“We should not be locking up kids or individual users for long stretches of jail time when some of the folks who are writing those laws have probably done the same thing,”
Is the public perception of pot changing? And will a statement from President Obama help to make that shift?
Early in 2014, just weeks after legalized marijuana went on sale in Colorado, Obama came out publicly saying, “I don’t think it is more dangerous than alcohol.” The comments were made to the New Yorker. The President did go on to reference his own marijuana use as a kid and add, “It’s not something I encourage, and I’ve told my daughters I think it’s a bad idea, a waste of time, not very healthy.”
Currently, marijuana is still categorized alongside heroin, ecstasy and psychedelic mushrooms by the federal government as a schedule 1 controlled substance – a drug with high potential for abuse but no accepted medical use. Referring to this, Obama said in the New Yorker interview that he’s focused on making laws that treat users fairly. “We should not be locking up kids or individual users for long stretches of jail time when some of the folks who are writing those laws have probably done the same thing,” he told the magazine.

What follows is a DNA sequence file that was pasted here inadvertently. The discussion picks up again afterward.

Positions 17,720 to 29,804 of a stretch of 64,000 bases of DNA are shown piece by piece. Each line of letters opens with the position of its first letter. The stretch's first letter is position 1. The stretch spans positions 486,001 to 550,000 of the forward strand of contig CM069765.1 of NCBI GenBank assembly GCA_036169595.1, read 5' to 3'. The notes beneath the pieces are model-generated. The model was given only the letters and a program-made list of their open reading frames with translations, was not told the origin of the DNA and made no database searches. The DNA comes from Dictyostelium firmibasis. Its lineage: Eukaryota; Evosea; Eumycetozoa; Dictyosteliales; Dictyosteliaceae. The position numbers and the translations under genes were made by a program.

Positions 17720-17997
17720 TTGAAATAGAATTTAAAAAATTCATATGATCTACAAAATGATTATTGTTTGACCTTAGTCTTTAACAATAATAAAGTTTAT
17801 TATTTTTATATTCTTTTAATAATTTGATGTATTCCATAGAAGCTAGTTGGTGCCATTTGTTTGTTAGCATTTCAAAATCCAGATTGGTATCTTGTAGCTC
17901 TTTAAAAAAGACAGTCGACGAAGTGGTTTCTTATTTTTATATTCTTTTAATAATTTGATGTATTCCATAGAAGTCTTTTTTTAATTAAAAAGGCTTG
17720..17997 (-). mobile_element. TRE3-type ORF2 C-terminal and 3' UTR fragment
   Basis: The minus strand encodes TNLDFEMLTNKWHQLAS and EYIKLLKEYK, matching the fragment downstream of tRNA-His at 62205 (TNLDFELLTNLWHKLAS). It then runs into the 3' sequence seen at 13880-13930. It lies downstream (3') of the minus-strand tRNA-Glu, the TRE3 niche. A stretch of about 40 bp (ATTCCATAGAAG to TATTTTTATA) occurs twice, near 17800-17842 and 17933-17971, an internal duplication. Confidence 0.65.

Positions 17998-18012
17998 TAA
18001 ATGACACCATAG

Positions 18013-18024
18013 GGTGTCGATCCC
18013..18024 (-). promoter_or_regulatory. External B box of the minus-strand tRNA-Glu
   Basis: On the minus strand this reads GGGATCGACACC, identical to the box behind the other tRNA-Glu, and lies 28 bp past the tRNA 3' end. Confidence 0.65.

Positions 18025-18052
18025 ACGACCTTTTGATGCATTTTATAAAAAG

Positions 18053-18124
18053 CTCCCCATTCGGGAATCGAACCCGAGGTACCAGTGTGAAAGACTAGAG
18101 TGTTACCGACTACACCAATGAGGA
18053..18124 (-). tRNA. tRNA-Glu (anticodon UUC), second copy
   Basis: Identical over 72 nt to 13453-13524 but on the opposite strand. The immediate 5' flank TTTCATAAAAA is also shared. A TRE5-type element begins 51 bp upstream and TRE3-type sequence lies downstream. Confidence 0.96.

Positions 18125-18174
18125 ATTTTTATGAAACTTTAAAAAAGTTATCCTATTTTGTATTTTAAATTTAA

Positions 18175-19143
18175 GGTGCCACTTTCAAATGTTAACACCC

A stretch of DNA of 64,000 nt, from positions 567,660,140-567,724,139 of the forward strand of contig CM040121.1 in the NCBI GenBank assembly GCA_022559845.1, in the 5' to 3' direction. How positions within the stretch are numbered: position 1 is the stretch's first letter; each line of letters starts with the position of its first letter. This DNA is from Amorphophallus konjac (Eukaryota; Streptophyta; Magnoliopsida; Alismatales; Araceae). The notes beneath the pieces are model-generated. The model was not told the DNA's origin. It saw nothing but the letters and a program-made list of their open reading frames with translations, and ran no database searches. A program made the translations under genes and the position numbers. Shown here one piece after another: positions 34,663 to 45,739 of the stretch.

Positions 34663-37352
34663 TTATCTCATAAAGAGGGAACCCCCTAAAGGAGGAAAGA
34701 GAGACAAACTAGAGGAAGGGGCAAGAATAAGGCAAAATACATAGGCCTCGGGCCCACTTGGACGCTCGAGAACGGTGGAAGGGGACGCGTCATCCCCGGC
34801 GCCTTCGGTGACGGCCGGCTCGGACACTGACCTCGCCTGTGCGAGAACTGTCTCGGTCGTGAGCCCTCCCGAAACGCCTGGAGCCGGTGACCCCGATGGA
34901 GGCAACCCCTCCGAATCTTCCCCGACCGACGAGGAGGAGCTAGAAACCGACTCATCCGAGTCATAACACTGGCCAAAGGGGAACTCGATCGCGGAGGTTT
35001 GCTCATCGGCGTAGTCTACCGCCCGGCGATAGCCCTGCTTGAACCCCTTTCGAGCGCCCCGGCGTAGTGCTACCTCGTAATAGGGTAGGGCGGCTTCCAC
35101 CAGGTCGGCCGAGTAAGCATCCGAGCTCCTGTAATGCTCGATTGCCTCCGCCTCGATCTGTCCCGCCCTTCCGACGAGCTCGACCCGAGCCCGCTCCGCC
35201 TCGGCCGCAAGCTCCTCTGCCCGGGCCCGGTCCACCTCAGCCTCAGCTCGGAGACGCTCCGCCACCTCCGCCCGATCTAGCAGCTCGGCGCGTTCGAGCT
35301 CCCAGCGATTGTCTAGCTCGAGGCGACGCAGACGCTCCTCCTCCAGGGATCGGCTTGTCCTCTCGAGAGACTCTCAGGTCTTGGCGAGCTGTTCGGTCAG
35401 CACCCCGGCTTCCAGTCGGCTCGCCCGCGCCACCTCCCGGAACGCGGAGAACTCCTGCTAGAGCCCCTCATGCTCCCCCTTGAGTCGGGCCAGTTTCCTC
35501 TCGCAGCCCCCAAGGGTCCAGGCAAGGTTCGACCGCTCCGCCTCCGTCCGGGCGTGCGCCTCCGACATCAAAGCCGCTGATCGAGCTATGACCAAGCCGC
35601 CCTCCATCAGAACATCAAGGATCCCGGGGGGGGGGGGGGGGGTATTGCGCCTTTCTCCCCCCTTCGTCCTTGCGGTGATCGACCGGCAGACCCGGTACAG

Under Obama’s direction, prosecutors are focusing on enforcement priorities that include preventing driving while high and forbidding the cultivation of marijuana on public lands.
Where is pot already legalized?
Two states, Colorado and Washington, have legalized recreational marijuana use, while another 18 (along with the District of Columbia) allow some legal pot use, primarily for medicinal purposes. According to the White House, Obama doesn’t support changing that status, despite his controversial comments.
Of course, not everyone agrees with Obama’s assessment of marijuana. Just days before the New Yorker article hit newsstands, James L. Capra, the chief of operations at the Drug Enforcement Administration (DEA) called the legalization of marijuana at the state level “reckless and irresponsible,” warning that the movement to decriminalize the sale of pot in the United States will have severe consequences. The remarks were made during a hearing on drug cultivation in Afghanistan. “Every part of the world where this has been tried, it has failed time and time again,” Capra added.
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